China’s new supercarrier and its Pacific Island push are a warning to America and Australia
This image of an aircraft carrier is an unmistakable projection of Chinese power. But it isn’t the only reason for Australia and the US to worry.
5 min read
June 25, 2022 – 3:11PM
Aircraft carriers are about power projection. But they can’t go it alone. They need the support and protection of land facilities. And that’s the drive behind Beijing’s Pacific Islands push.
Once outside the South China Sea fortress chain, China’s new Fujian supercarrier will need lairs from where it can impose its gunboat diplomacy.
And suppose Beijing secures such a port in the Solomon Islands or Papua New Guinea. In that case, an air fleet half the size of Australia’s entire fighter force could sit off our coast.
It’s an intimidating thought.
And that’s the intention, argues Lowy Institute director Sam Roggeveen.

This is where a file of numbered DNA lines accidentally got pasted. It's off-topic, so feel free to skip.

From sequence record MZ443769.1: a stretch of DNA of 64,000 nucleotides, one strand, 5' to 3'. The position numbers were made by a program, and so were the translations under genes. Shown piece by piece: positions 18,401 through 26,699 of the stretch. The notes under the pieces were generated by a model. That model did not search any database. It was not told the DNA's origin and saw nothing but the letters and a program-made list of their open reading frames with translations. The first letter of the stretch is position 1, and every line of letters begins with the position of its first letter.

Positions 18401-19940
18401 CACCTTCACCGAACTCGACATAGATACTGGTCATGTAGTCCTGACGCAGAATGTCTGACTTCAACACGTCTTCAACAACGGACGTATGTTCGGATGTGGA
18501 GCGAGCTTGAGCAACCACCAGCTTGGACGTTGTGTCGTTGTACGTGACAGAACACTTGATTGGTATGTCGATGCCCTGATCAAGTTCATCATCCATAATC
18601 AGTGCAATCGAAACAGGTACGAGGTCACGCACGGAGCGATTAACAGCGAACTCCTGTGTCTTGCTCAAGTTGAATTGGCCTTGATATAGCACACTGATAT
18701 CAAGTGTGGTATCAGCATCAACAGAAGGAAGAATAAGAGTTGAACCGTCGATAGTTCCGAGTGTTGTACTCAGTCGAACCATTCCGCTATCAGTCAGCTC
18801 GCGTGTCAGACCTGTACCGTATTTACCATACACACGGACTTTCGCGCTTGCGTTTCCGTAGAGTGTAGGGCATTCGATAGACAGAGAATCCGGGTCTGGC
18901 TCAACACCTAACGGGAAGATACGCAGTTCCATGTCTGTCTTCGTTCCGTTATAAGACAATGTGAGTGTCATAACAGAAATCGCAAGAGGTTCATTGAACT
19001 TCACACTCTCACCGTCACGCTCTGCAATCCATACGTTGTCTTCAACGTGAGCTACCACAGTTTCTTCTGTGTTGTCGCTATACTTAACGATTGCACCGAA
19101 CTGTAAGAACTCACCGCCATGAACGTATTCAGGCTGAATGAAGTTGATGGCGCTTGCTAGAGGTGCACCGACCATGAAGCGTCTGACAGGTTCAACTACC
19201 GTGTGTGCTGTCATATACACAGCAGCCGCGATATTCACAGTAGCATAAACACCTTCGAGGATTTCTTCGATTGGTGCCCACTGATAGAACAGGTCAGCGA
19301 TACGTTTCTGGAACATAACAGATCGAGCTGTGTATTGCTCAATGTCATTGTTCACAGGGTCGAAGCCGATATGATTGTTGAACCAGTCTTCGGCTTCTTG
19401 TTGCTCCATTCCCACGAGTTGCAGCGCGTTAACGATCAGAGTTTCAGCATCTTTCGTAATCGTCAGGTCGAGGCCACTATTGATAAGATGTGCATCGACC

By John Power
Published On 21 Jun 202221 Jun 2022
Officials at the US foreign aid agency reacted with alarm to news of a controversial security pact between China and the Solomon Islands, describing the agreement as “very troubling” and “unfortunate”, newly released internal emails show.
The emails, obtained by Al Jazeera via a freedom of information request, reveal how officials at the United States Agency for International Development (USAID) scrambled to respond to reports earlier this year that Beijing was seeking to bolster security ties with the tiny Pacific Island nation.
The Chinese and Solomon Islands governments formally signed the contentious pact in mid-April, despite concerns raised by the US, Australia and New Zealand, which fear the establishment of a Chinese military base in the strategically-located archipelago, the site of some of the fiercest fighting in World War II.
Beijing and Honiara have both denied any intention to establish a military base through the pact, a leaked draft of which allowed visits by Chinese warships and the deployment of Chinese police at Honiara’s request to maintain “social order”.